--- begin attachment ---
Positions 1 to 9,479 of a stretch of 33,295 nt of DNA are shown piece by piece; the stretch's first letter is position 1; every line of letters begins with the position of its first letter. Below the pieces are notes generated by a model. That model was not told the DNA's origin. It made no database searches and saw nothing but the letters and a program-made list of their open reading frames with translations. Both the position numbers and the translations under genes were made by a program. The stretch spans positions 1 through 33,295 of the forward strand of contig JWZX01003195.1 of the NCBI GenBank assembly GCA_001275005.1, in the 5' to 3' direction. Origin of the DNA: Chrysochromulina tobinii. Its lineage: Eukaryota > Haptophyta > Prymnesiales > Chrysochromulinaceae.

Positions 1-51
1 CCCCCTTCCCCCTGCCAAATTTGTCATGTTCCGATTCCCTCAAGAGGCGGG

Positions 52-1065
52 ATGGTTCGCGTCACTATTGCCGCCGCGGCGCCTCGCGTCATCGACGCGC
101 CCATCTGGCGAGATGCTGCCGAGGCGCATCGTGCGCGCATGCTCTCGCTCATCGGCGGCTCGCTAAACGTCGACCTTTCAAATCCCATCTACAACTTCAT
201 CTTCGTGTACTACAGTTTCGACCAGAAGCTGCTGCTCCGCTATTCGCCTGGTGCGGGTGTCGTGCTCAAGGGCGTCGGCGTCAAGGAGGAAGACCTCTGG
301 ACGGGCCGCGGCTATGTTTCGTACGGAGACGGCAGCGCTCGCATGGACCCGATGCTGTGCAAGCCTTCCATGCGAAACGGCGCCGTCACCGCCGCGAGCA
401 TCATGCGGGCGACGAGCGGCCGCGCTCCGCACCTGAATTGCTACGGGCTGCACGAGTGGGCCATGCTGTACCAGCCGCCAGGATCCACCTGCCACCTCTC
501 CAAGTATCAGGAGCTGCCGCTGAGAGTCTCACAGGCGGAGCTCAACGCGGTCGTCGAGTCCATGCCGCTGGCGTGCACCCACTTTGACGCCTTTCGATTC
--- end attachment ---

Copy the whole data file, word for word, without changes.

Positions 1 to 9,479 of a stretch of 33,295 nt of DNA are shown piece by piece; the stretch's first letter is position 1; every line of letters begins with the position of its first letter. Below the pieces are notes generated by a model. That model was not told the DNA's origin. It made no database searches and saw nothing but the letters and a program-made list of their open reading frames with translations. Both the position numbers and the translations under genes were made by a program. The stretch spans positions 1 through 33,295 of the forward strand of contig JWZX01003195.1 of the NCBI GenBank assembly GCA_001275005.1, in the 5' to 3' direction. Origin of the DNA: Chrysochromulina tobinii. Its lineage: Eukaryota > Haptophyta > Prymnesiales > Chrysochromulinaceae.

Positions 1-51
1 CCCCCTTCCCCCTGCCAAATTTGTCATGTTCCGATTCCCTCAAGAGGCGGG

Positions 52-1065
52 ATGGTTCGCGTCACTATTGCCGCCGCGGCGCCTCGCGTCATCGACGCGC
101 CCATCTGGCGAGATGCTGCCGAGGCGCATCGTGCGCGCATGCTCTCGCTCATCGGCGGCTCGCTAAACGTCGACCTTTCAAATCCCATCTACAACTTCAT
201 CTTCGTGTACTACAGTTTCGACCAGAAGCTGCTGCTCCGCTATTCGCCTGGTGCGGGTGTCGTGCTCAAGGGCGTCGGCGTCAAGGAGGAAGACCTCTGG
301 ACGGGCCGCGGCTATGTTTCGTACGGAGACGGCAGCGCTCGCATGGACCCGATGCTGTGCAAGCCTTCCATGCGAAACGGCGCCGTCACCGCCGCGAGCA
401 TCATGCGGGCGACGAGCGGCCGCGCTCCGCACCTGAATTGCTACGGGCTGCACGAGTGGGCCATGCTGTACCAGCCGCCAGGATCCACCTGCCACCTCTC
501 CAAGTATCAGGAGCTGCCGCTGAGAGTCTCACAGGCGGAGCTCAACGCGGTCGTCGAGTCCATGCCGCTGGCGTGCACCCACTTTGACGCCTTTCGATTC